Saturday, January 6, 2001

Candace Savage

Geisha: The Secret History of a Vanishing World
By Lesley Downer
Headline, 370 pages

Feminism, Japanese style

British journalist Lesley Downer spent 10 years in Japan, gaining entrance to the geisha's secretive world by studying its history and earning the trust of its present-day inhabitants.

I belong to the statistically insignificant minority of readers who failed to enjoy Arthur Golden's mega-bestselling novel, Memoirs of a Geisha. Rather than settling into the willing suspension of disbelief that fiction requires, I kept sniffing the air for falseness — even fraud. Why should I trust some young whippersnapper from Chattanooga, Tenn., to tell me about the personal life and private thoughts of a geisha? Far from being swept away by the wave of "enchantment" that reportedly overtook less suspicious souls, I emerged from the experience indignant and unconvinced, with an unrequited yearning for footnotes.

Happily for information junkies like myself, relief has now appeared in the form of a spirited and richly researched account of the geisha's "flower and willow world," written by British journalist Lesley Downer. Currently resident in London, Downer (Canadian by ancestry; she is the daughter of the late Gordon and Lilian Downer, to whom Geisha is dedicated) spent more than 10 years living and working in Japan, where she acquired not only a fluent command of the language and an instinct for Japanese social graces, but also an informed interest in the culture of her adopted nation. Never pretending to be anything but the sympathetic outsider that she is, she has nonetheless managed to gain entrance to the geisha's secretive world, first by studying its history and then by gaining the trust of some of its inhabitants.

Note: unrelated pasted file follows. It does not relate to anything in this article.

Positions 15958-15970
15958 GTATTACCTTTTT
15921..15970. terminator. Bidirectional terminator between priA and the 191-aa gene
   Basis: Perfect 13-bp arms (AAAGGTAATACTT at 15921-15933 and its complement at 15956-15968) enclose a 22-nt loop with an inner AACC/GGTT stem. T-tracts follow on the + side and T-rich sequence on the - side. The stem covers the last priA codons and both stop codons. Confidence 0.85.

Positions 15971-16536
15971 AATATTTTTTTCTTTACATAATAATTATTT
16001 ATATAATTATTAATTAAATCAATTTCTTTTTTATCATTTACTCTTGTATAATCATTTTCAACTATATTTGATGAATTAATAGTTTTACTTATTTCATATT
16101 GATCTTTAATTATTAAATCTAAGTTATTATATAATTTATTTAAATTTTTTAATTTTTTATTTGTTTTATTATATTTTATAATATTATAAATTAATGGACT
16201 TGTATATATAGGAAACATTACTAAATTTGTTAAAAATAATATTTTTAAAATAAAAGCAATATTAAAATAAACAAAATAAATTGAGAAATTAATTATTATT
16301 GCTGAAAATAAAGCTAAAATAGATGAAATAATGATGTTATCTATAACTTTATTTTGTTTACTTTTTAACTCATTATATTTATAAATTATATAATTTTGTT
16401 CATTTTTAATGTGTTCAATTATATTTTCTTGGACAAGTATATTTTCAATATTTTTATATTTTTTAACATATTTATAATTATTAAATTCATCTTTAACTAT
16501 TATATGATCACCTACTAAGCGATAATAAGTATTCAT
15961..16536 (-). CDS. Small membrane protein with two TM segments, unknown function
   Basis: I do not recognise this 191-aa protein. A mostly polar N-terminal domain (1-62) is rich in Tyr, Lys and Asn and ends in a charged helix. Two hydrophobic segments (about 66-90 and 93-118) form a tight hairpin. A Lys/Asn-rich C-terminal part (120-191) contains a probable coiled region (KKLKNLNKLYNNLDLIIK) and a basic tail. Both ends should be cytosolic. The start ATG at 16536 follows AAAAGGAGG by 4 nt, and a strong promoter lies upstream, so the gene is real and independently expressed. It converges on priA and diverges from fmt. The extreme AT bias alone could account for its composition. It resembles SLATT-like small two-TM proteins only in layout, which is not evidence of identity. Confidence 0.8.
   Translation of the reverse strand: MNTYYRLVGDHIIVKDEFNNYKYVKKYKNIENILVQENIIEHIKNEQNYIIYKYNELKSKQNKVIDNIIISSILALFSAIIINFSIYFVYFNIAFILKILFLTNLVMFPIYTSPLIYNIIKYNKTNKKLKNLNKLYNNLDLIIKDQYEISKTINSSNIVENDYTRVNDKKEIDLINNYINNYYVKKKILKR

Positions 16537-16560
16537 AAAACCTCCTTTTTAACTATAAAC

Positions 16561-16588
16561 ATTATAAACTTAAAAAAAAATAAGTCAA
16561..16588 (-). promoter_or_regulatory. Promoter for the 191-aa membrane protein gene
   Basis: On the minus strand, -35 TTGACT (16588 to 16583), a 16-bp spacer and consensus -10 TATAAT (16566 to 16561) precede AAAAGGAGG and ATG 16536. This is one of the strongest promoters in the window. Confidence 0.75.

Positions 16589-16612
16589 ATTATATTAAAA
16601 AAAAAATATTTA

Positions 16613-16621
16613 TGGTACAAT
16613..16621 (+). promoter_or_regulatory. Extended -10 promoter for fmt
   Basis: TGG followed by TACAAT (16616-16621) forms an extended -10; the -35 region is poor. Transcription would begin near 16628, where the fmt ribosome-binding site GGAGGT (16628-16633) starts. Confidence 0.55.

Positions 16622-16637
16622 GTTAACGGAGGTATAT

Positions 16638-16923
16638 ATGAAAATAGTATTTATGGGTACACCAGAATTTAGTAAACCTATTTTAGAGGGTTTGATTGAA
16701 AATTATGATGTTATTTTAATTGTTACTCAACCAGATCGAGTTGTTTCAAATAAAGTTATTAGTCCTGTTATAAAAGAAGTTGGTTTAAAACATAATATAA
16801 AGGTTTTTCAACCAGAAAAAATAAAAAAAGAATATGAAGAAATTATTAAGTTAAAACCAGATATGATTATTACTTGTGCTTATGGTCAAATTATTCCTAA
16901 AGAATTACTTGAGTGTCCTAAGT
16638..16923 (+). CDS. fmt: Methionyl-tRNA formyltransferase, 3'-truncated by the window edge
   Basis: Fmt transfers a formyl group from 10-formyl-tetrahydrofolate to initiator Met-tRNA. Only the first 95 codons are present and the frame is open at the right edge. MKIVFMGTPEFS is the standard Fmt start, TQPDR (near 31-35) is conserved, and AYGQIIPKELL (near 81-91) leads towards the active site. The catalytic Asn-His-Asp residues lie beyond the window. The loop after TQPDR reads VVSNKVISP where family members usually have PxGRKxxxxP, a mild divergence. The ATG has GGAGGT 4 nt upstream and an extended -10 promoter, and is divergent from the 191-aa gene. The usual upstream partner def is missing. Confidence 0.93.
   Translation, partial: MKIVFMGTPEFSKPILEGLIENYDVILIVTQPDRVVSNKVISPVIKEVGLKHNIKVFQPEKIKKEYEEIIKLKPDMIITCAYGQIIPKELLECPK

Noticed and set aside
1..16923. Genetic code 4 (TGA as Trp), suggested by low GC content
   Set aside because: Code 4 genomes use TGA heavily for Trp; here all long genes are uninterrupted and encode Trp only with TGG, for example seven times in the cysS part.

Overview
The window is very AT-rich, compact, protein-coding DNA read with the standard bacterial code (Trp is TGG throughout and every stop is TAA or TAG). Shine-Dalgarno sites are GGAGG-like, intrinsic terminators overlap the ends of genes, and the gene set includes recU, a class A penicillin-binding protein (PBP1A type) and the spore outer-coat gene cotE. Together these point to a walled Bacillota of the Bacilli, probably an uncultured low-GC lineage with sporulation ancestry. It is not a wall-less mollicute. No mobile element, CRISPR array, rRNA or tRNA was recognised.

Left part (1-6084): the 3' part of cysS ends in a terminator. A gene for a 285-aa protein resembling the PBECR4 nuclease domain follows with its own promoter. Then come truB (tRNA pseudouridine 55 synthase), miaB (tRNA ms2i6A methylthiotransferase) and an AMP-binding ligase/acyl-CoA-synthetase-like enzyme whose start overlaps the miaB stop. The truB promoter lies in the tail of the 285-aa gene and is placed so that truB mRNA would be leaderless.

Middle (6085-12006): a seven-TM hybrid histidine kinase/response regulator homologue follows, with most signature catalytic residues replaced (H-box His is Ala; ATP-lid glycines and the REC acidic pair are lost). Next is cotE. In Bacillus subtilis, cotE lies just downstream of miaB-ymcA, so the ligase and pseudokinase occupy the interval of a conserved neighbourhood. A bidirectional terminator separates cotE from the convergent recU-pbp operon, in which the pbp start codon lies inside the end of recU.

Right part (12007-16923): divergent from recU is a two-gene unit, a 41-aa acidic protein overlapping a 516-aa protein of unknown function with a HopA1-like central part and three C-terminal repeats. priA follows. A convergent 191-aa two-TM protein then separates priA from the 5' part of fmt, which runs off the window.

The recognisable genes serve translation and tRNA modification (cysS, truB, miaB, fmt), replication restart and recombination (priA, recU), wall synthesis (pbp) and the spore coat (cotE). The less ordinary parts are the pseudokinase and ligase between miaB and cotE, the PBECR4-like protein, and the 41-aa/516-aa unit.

Fascinated by the exotic theatricality of the geisha's mask, so distinctively Japanese, Downer is equally curious about the human face beneath. For all their mincing submission and china-doll looks, the geishas she encounters turn out to be real, live women, with a refreshingly unfeminine desire for freedom. Downer goes so far as to call them "liberated women."

For many readers, the notion of geisha liberation will be a hard sell. As Downer herself tells the tale, the first women to call themselves geishas (that's gay-shas, by the way, which translates as "arts persons") plied their trade in the red-light districts of Japan in the mid-1700s. Although they prided themselves on being artistes — singers, dancers and conversationalists — rather than mere prostitutes, their sphere of self-assertion was in fact vanishingly narrow. Typically the daughters of impoverished peasants, most of them had been sold to geisha houses around the age of 6 and forced into service as domestic helpers.

Those lucky few who escaped this slavery to apprentice as geishas quickly fell under a burden of debt as the costs of lessons, instruments, make-up, kimonos and wigs were tallied against their future prospects. The first instalment on this account came due by the age of 15, when the trainee was ritually deflowered by a client who paid the geisha house royally for the privilege. This practice, called mizuage, persisted legally and openly until 1958. Although Downer spoke to retired geishas who remembered the experience as an ordeal, others recalled it as "awful" but "normal," a necessary rite of passage.